Monday, February 1, 2010

Death rituals changing as more people, especially boomers, opt for cremations

After their father died unexpectedly, Bill McQueen and his sister Maggi and brother John found themselves in their 20s the new owners of a 43-year-old funeral home.

Fourteen years later, his law and accounting careers abandoned, Bill McQueen is president of Anderson McQueen, a St. Petersburg business that grew to five funeral homes, a cemetery, a crematorium and Pet Passage, which operates a separate crematorium that last year eased 2,500 Tampa Bay pet owners into life without Fluffy.

President of the reception lounge for catered meals.

How about the ceremony?

Boomers have always wanted things on their own terms, so we help them custom-design services. Many boomers are more concerned with preserving a loved one's contributions to life than three prayers and a hymn. Instead of focusing on the loss, we focus on how this person touched people's hearts and lives in a story-telling experience.

Some of the less formal, "no muss no fuss" attitude about funerals stems from the popularity of cremation. The number of cremations, which doubled since 1995, is forecast to double again to about half of all deaths nationally in 10 years. Florida is already there with 54 percent of deaths handled by cremation in 2008, almost twice the rate of the Midwest and rest of the Southeast. With 89,000 cremations last year, why is Florida second only to California?

As a retirement state, we have a large population that spent its working years somewhere else. They don't have as many family, work and social connections here.

So price is the driving force of cremation's popularity?

It has been. But with cremation now much more acceptable, there are other reasons. Our value division called ALifeTribute Funeral Care offers the most basic cremation for $995. But, we've found a market looking for a more meaningful experience. The basic service cost is $2,800 but average is $5,000 to $7,000. Our biggest ever was $60,000, but that included a private mausoleum. We offer a Harley-Davidson hearse or a horse-drawn one. At a service for a tractor collector, we parked his John Deeres out front.

Is technology altering traditional services?

We can create a video remembrance from photos and interviews with family and friends. I know when my father died, it was truly uplifting to hear this outpouring of what he accomplished and meant to people I never knew. We show the video on flat-panel TV screens throughout the center. We Webcast live streaming video of the service and post it for 90 days for those who cannot be there. We set up a Facebook page, so people anywhere can post photos and remembrances.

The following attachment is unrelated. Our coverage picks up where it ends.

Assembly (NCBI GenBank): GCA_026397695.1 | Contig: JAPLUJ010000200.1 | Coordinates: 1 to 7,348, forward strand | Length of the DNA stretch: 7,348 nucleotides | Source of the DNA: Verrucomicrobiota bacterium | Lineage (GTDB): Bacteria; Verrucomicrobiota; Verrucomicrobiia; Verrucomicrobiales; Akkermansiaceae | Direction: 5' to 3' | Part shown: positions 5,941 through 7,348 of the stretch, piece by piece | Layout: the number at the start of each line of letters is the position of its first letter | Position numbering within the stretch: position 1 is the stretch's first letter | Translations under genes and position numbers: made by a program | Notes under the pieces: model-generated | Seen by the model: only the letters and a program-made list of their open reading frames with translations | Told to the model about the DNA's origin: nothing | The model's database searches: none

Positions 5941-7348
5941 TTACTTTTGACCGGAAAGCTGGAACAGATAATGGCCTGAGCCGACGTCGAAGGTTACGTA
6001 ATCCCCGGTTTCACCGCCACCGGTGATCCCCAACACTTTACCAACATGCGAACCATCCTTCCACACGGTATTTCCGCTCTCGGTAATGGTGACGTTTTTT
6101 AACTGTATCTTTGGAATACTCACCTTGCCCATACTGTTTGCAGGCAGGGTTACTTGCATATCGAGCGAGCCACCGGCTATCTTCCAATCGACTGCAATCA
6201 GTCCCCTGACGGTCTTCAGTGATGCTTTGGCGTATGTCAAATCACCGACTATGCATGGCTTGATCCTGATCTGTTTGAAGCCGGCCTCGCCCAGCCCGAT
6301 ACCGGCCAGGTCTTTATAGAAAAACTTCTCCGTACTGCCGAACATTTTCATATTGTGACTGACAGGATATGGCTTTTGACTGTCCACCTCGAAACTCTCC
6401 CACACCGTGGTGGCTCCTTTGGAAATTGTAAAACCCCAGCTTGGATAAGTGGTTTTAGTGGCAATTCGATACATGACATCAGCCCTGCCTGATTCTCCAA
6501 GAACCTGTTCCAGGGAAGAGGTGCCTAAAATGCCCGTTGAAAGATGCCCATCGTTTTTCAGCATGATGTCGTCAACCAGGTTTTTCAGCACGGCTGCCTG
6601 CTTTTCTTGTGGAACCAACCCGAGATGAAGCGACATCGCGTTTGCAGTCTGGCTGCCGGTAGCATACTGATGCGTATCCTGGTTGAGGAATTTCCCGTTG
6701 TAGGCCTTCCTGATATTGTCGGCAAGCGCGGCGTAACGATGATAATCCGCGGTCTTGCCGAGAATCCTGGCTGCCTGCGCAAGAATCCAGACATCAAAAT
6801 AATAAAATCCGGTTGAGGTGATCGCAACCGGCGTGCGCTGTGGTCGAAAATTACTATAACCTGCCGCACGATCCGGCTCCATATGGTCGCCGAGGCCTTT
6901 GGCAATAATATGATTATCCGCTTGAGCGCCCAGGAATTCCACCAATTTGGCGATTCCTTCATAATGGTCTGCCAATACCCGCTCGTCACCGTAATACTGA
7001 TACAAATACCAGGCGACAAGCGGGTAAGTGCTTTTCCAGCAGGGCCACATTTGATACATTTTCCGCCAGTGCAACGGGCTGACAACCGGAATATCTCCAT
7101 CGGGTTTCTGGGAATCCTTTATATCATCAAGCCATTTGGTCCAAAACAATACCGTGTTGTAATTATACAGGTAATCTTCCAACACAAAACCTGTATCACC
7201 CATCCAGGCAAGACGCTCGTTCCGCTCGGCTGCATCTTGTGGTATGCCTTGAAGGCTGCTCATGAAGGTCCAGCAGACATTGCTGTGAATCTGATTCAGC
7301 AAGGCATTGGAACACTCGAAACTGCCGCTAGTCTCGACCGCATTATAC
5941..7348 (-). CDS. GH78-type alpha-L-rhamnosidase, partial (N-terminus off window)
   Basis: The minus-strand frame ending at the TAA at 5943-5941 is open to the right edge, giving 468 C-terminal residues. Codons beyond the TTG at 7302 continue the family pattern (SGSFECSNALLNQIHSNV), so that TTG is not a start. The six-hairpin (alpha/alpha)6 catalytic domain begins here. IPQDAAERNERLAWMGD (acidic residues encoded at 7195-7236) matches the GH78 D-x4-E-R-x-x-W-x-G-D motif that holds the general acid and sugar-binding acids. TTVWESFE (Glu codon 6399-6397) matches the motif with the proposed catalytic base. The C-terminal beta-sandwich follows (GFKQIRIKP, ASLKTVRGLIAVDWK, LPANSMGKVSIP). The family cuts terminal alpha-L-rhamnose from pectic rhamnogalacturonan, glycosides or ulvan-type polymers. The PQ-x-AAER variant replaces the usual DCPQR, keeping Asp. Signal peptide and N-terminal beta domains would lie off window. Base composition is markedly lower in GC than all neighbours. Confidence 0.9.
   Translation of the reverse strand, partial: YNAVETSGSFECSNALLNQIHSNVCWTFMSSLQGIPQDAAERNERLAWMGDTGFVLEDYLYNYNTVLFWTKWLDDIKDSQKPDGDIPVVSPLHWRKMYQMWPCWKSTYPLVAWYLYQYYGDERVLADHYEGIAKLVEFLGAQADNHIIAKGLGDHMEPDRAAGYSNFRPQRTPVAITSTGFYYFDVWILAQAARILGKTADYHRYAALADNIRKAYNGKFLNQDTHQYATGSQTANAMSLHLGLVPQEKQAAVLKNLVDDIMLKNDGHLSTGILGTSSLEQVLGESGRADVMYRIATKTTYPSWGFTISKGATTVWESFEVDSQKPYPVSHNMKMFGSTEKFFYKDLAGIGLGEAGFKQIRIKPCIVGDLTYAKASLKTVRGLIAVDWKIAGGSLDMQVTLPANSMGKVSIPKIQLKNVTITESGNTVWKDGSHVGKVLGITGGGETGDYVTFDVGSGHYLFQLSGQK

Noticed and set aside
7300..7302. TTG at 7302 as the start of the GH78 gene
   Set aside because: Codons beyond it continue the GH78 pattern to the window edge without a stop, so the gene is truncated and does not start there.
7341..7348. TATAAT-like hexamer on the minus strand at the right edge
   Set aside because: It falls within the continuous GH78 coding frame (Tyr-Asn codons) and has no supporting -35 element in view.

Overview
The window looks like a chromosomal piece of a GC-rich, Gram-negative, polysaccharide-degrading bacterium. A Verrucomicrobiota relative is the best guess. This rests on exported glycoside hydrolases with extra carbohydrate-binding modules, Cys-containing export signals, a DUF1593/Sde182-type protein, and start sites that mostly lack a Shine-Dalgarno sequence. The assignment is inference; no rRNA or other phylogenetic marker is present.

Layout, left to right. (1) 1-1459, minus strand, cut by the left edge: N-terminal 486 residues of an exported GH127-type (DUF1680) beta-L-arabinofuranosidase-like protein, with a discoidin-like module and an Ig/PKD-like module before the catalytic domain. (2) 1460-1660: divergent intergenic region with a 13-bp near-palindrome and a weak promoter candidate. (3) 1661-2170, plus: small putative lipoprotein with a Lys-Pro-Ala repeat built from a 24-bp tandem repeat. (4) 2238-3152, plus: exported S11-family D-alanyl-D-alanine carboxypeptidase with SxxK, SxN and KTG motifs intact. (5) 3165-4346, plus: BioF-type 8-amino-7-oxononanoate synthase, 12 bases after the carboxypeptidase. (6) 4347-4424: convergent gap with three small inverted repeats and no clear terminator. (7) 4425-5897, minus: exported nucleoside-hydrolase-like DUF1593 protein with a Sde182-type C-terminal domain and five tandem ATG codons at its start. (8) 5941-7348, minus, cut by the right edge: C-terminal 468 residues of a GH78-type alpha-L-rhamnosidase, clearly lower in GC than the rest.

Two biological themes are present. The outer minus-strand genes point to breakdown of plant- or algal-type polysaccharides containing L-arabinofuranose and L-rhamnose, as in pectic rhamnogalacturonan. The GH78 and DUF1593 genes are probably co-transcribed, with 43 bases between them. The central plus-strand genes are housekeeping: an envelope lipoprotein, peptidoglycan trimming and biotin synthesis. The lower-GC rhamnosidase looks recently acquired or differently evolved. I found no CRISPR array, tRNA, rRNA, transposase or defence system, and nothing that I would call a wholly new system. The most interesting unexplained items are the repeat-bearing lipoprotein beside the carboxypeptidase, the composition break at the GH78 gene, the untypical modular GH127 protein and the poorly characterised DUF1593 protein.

Since the 1990s Florida law permitted cremation centers to scatter remains not picked up within 120 days. How many unclaimed remains are locked in your vault still waiting?

More than 500 dating back to 1952. Every time I considered disposing some, though, the phone rings from someone finally claiming one we've had since the 1970s.

Are there new ways to deal with cremated remains?

The movies led people to expect only a spoonful to scatter. The average adult becomes 200 cubic inches, almost the size of a football, which is a lot to scatter on a windy day. We have urns that dissolve in water in minutes. For $2,000 and up you can have ashes compressed under heat into a cultured diamond for a ring, bracelet or necklace. There is industry talk about a flameless bio-cremation process coming to the market that's used now at Shands Hospital in Gainesville and the Mayo Clinic after organ donation.

Where is the casket display room?

We got rid of it because it was traumatic for some. We show more choices on a video. Cremation requires little more than a reinforced cardboard box. But families are confronted with how much to spend on a container that will be destroyed. There is particle board with veneer. Or we rent $6,000 metal caskets for $800 for a viewing.

Pet Passages is a $195 to $395 alternative to burying a pet in the yard. Do people stage pet funerals?

About 10 percent do come to see the pet one last time before cremation to say goodbye. The grief we see of the death of a pet often is more pronounced than a human family member. A local attorney had a service for a Scottish terrier that was attended by 20 people and a bagpiper. We had one $4,000 service where the dog was in a casket surrounded by flowers. We've had services for hamsters, ferrets, snakes, birds and a 300-pound Vietnamese pot-bellied pig.

How will death rituals change in 10 years?

Today's 20,000 funeral homes probably will taper down to 15,000, even though the number of annual deaths will increase 25 percent by 2025. That's because cremation will be more common, only a fraction of funeral homes have a crematorium (there are 19 in the bay area) and people will expect more than a gloomy room filled with folding chairs that's right out of the 1950s.

We must be creative instead of just telling people they must have a wake with a body in the casket and burial in a cemetery. Otherwise we won't be relevant. Already, we have competition from funeral event planners — they are like wedding planners — who are not licensed funeral directors but organize memorable life celebrations. Eventually, recorded digital memorial of someone's legacy with pictures and testimonials stored online will replace the bronze marker with dates of birth and death.

Mark Albright can be reached at or (727) 893-8252.

1 comment:

The Undertaker said...

This is a modern funeral home, I'm happy to see the changes and personality. Great interview! thanks for sharing!!